Posted by anonmyous on Sunday, March 4, 2007 at 12:50am.
From the poem "Thanatopsis" by William Cullen Bryant:
What is the universal fact about death?
What specific comforts does nature give us, both in life and in death? Give specific examples.
According to Bryant, how should we approach death?
I need help getting started. Thanks!!
Some quotations to get you started:
All that breathe
Will share thy destiny.
Go forth, under the open sky, and list
To Nature’s teachings
["list" = listen]
sustained and soothed
By an unfaltering trust, approach thy grave
Like one who wraps the drapery of his couch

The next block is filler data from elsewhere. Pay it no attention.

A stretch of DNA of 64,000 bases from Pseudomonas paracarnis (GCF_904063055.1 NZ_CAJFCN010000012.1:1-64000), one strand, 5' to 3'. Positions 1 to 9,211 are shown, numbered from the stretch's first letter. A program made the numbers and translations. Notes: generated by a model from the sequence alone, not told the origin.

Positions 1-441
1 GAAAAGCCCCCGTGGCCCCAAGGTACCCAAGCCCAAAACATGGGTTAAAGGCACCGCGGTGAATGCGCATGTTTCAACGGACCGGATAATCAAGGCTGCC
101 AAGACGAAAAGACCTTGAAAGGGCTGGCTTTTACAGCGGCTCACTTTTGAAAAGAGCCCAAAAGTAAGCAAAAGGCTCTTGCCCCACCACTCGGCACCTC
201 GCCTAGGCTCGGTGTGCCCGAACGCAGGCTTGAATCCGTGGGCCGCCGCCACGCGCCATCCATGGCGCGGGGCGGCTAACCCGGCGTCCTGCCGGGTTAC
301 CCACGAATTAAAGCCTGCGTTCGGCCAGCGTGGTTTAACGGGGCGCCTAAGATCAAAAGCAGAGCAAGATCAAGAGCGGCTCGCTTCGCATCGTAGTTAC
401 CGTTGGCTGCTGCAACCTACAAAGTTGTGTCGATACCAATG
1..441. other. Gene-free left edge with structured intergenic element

The details to support the second and third sets of lines are all over the place. You should have no trouble finding them.
First stanza describes someone who loves life and Nature, but who knows that someday he'll die.
Second and third stanzas describe what Bryant believes happens to the body (second) and soul (third) of everyone who has died and will die, which, of course, is everyone.
Fourth stanza tells why he should live life happily and shouldn't fear death.
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